Fate of Southwestern profs unclear after trustee meeting
April 17 2003 by Mark Wingfield , Associated Baptist Press

Fate of Southwestern profs unclear after trustee meeting | Thursday, April 17, 2003

Thursday, April 17, 2003

Fate of Southwestern profs unclear after trustee meeting

By Mark Wingfield Associated Baptist Press

FORT WORTH, Texas - The fate of two church history professors believed to be under fire from trustees at Southwestern Baptist Theological Seminary remained unclear at the conclusion of the trustees' spring meeting April 8.

For weeks leading up to the trustee meeting, rumors swirled around the Fort Worth campus and beyond that Karen Bullock and Stephen Stookey, both associate professors of church history, were being forced off the faculty.

Both were due for tenure review, meaning the administration could recommend them to the trustee board for tenure approval. Both reportedly had been told prior to the board meeting that they would not be recommended to receive tenure and should seek other employment.

In many academic institutions, failure to receive tenure equates to an invitation to leave.

Word of the professors' plight has sparked intense concern among some students. To demonstrate their concern, a small group of students walked out of the April 8 chapel service while trustee Chairman Mike Dean spoke to students about the resignation of President Ken Hemphill.

"We love you, Dr. Bullock! We love you, Dr. Stookey!" the students shouted as they exited.

One of those protesters was Wendy Owens, a second-year master of arts in theology student who has studied with both Stookey and Bullock.

Owens said she and other students "find it hard to believe" that these two professors have been found unacceptable by seminary trustees or administrators.

"They are two teachers students really like and students can relate to really well," she said.

Owens, who earned an undergraduate degree in history at Wheaton College, said Bullock is "the best classroom teacher" she's ever experienced.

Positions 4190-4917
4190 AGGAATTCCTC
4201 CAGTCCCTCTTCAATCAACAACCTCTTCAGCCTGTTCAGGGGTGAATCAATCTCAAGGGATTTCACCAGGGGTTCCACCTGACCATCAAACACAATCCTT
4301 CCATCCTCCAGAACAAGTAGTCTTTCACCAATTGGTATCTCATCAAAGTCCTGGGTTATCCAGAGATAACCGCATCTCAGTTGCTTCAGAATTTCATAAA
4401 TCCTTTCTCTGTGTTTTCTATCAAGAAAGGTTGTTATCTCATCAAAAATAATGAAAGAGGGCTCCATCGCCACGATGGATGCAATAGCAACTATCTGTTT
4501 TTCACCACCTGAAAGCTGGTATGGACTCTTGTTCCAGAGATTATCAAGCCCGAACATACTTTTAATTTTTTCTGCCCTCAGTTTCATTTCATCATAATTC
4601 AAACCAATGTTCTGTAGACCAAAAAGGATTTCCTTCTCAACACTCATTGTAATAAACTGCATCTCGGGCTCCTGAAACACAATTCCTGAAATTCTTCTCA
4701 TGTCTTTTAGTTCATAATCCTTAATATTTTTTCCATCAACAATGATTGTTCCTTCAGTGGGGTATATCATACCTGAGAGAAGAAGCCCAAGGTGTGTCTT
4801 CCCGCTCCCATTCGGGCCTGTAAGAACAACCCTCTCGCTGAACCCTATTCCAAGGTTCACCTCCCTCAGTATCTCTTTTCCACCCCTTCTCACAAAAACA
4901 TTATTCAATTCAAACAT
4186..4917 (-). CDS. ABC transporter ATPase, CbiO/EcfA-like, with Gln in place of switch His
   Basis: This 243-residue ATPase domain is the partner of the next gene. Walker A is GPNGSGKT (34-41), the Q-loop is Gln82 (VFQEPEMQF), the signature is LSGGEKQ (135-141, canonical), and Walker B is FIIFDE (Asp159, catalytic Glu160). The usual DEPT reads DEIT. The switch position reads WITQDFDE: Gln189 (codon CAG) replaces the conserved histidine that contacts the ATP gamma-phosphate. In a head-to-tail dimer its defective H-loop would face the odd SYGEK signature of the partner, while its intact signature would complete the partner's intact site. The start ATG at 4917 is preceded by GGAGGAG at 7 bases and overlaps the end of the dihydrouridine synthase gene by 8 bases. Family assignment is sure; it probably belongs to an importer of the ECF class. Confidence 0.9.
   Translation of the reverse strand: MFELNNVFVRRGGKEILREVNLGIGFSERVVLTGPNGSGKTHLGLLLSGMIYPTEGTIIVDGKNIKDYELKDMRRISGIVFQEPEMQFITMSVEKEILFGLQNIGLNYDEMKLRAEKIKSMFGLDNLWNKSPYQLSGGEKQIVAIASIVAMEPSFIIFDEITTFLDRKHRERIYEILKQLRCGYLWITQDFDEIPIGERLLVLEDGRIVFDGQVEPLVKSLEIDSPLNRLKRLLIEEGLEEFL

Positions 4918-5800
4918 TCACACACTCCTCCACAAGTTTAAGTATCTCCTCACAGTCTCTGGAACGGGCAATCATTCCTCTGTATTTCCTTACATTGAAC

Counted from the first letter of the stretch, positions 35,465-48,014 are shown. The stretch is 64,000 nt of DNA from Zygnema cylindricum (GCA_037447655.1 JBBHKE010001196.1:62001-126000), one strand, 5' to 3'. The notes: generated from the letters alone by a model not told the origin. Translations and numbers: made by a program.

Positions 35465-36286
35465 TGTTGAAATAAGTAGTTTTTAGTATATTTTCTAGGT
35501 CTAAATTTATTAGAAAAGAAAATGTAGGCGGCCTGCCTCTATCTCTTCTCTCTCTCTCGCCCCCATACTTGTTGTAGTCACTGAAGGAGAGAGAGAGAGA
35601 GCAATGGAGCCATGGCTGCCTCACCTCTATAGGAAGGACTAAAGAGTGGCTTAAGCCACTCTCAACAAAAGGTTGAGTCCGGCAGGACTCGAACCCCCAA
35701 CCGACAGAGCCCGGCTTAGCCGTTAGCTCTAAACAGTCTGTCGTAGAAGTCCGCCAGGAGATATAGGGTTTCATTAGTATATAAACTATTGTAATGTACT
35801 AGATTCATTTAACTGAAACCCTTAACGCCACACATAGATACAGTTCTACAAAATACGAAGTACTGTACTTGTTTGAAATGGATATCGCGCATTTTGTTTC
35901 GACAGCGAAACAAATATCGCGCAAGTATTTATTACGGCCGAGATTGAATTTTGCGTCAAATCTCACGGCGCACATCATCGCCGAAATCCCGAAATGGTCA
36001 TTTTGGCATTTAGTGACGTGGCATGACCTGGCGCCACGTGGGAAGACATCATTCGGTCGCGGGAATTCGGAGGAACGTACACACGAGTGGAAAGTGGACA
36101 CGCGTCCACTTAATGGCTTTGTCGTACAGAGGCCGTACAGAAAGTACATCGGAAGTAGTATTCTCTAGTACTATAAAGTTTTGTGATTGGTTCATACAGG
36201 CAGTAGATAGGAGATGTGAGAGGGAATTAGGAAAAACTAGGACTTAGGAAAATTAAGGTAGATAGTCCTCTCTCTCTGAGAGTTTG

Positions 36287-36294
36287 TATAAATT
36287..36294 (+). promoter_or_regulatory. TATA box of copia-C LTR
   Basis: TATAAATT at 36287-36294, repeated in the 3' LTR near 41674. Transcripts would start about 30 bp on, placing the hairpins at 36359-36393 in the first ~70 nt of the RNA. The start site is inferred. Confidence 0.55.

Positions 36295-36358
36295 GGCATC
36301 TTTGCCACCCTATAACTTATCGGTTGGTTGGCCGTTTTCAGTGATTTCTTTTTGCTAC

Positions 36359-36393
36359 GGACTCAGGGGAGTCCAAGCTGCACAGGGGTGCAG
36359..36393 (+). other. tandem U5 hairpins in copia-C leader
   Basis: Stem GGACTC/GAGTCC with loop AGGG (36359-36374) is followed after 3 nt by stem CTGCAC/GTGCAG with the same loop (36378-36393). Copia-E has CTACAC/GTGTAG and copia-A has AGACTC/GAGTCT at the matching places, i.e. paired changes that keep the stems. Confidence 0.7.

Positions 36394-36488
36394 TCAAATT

Both Bullock and Stookey, she said, presented scholarly and challenging material without appearing to deviate in any way from the theological parameters set by the seminary and the Southern Baptist Convention.

Both professors reportedly have signed the required affirmation of the 2000 Baptist Faith & Message, unlike other professors who refused and were forced to leave.

"Dr. Bullock, when women students go in to talk to her, they get from her that women need to be submissive, need to be gentle," Owens said. "If (seminary officials) don't want her to be a role model, who do they want to be our role models? The only thing I can conclude is that they don't want (women) to have any role models because they don't want us in the School of Theology."

For now, whatever concerns seminary administrators or trustees have with the two professors remain publicly unidentified. Neither trustee chairman Dean nor Provost Craig Blaising would answer questions about the matter during interviews with the Texas Baptist Standard and other media outlets April 8.

The Fort Worth Star-Telegram, in its April 9 issue, reported on the alleged ouster of the two professors.

Contrary to what many on campus anticipated, Blaising indicated trustees had taken no action on the matter during their April 7-8 meeting in Fort Worth. Asked specifically about the two professors' status, he responded that was a matter of tenure review, a confidential matter that remained "in process."

Dean likewise declined to address a specific question about the professors.

The only reference to tenure review in the sessions of the trustee meeting open to the press was to an overall review of the tenure-granting process. The matter apparently had been discussed in closed-door committee sessions and was pushed through the plenary session on a "consent agenda" with an unidentified number of other "routine" items.

According to one business summary sheet provided to reporters, the trustees will finalize an overhaul of the tenure process at their fall meeting.

Whether this overhaul relates in any way to the status of Stookey and Bullock was not stated.